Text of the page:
Mark Whorton in Peril in Paradise accepts Adam and Eve as real people, the progenitors of the human race, but this still doesn’t lead to a young earth or a perfect paradise in the garden of Eden. Nor does it mean that death entered creation with the sin of the pair. Whorton makes a number of the same points we’ve seen in the past and adds some new insights as well.
First, God plants the garden. Whorton notes that in Genesis 2 God does not create the garden, rather he plants the garden. “And the Lord God planted a garden in Eden, in the east; and there he put the man whom he had formed.” (2:8)
God did not create mature trees in the garden but rather “out of the ground the Lord God caused to grow every tree …” God certainly could have created mature trees or miraculously accelerated the growth of the garden, but the Bible does not say He did that. Proper exegesis and a plain reading of the passage suggest that god planted the garden using normal providence. p. 84
Normal providence to grow as we would expect a garden to grow today and as the original ancient Israelite audience knew that gardens grew. Normal providence of soil, rain, sun, and time is the way God makes things grow. There he placed the man he had formed and brought animals he had formed. There is no reason, Whorton suggests, to suppose that all animals were brought to the garden. Rather those suitable to the place.
God prepared a special place for Adam that was distinct from the rest of the earth. Much like a nature preserve or a zoological park, Eden was an ideal habitat that was set apart as the abode for God’s image bearers. (p. 85)
Thorns and carnivores may have been excluded from the garden, but not absent from the world. Certainly the image we have in Genesis 2 is one where such was the case. The original ancient Israelite audience would have understood this about the garden from the text. John Walton’s illustrated background commentary on Genesis provides some interesting background on the cultural context. Comparative studies suggest that the Hebrew word “Eden” links to an Aramaic word that means “to enrich, make abundant.” The garden is well watered and beautiful, adjacent to Eden from where the water flows.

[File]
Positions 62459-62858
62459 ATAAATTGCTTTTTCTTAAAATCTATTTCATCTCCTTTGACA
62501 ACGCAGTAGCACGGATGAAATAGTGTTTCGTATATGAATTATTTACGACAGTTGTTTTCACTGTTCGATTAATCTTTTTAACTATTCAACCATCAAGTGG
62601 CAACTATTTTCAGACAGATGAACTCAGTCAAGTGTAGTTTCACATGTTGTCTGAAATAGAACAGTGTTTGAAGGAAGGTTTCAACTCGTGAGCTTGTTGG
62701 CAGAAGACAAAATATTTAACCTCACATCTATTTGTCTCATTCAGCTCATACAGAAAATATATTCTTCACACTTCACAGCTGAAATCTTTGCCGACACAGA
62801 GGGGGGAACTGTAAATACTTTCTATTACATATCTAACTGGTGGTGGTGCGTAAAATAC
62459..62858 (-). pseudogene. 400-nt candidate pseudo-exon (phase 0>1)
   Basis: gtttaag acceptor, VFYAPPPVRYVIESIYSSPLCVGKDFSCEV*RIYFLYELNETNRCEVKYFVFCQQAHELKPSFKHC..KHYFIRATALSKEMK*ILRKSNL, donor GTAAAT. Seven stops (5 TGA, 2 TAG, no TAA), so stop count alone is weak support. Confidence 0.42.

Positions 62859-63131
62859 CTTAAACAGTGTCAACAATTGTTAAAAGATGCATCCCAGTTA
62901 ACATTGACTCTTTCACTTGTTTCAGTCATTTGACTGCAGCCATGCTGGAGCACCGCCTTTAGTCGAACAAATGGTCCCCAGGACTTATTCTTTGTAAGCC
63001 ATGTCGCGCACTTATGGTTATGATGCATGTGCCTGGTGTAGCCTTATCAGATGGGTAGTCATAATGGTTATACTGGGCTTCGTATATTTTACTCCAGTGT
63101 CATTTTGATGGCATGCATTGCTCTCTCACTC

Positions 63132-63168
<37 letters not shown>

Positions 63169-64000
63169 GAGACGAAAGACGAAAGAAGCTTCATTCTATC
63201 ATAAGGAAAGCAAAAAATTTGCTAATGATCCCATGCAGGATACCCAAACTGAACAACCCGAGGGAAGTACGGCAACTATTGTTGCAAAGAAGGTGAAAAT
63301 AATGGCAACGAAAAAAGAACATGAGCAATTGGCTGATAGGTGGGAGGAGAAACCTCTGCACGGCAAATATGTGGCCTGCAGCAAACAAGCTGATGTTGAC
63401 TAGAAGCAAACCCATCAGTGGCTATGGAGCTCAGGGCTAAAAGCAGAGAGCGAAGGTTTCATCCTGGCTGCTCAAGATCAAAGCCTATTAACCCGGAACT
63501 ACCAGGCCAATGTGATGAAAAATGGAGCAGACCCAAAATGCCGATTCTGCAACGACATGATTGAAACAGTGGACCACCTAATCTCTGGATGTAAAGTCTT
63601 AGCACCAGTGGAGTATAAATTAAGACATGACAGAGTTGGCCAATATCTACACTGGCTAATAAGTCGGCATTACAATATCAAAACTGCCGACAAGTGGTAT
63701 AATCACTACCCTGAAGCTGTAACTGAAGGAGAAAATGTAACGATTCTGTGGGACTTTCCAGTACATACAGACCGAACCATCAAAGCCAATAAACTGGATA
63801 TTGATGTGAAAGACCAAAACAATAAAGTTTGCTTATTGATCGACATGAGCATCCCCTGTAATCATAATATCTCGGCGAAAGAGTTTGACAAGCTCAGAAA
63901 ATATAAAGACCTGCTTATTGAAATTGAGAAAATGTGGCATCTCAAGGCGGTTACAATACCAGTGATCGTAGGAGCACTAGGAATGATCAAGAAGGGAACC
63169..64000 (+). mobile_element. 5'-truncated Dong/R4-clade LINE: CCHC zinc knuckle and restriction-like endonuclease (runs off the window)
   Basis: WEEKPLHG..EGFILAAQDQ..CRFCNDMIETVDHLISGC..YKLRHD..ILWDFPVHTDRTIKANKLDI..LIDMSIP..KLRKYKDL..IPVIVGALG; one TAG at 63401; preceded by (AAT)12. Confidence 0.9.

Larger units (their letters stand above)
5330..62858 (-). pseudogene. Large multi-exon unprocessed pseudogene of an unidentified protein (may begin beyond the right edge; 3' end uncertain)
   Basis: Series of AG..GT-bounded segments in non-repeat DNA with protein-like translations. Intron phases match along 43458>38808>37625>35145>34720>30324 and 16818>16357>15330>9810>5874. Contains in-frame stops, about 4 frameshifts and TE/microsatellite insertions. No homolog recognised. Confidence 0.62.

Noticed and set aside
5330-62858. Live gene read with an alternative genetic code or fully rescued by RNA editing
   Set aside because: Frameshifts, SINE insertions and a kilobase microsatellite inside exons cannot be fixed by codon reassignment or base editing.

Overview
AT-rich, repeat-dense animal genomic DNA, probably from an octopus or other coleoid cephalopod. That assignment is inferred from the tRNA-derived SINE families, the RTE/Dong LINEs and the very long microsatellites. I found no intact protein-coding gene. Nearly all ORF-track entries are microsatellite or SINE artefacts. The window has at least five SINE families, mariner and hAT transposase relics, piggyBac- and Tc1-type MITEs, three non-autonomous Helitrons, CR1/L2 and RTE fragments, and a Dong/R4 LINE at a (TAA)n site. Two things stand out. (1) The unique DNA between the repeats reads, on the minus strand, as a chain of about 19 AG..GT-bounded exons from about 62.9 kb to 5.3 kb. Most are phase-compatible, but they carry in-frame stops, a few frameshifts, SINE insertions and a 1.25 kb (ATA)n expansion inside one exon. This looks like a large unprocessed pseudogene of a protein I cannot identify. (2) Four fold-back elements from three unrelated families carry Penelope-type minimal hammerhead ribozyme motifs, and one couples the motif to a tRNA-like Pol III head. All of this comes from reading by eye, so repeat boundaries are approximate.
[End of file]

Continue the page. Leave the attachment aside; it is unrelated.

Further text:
The garden adjoins God’s residence in the same way that a garden of a palace adjoins the palace. Eden is the source of the waters and the residence of God. The text describes a situation that was well known in the ancient world: a sacred spot featuring a spring with an adjoining well-watered park, stocked with specimens of trees and animals. (Walton p. 28 in the full five book version)
And in a featured discussion on Garden Parks in the Ancient Near East:
The word “garden” here should not make us think of vegetables or even necessarily flowers. Public gardens or a “country garden” convey the idea more accurately as indicating a park with careful landscaping, pools, watercourses and paths winding among fruit trees and shade trees. Such arboretums, sometimes even containing animals of various sorts, were a common feature of palace complexes in the ancient world.
Kings boasted of large parts of cities devoted to these parks, of great irrigation works that fed them, and of the distant lands from which the plants and animals were gathered. …
Temple complexes also sometimes featured gardens that symbolized the fertility provided for by the deity. (Walton p. 29)
The garden is sacred space specially prepared for God’s image bearer – a limited location on earth.
Second, God sets a choice before Adam. “And the Lord God commanded the man, ‘You are free to eat from any tree in the garden; but you must not eat from the tree of the knowledge of good and evil, for when you eat from it you will certainly die.'” This is a foreshadowing of the choice set before Israel in Deuteronomy 11 with both a blessing and a curse.
The potential for Adam to choose disobedience indicates that the created world was fashioned to allow free will and temptation. Evil was real, and evil was a choice. God had chosen to allow evil in the material world because it already existed in the heavenly realm. God could have chosen to prevent evil in the creation, but that was not his plan. (p. 87-88)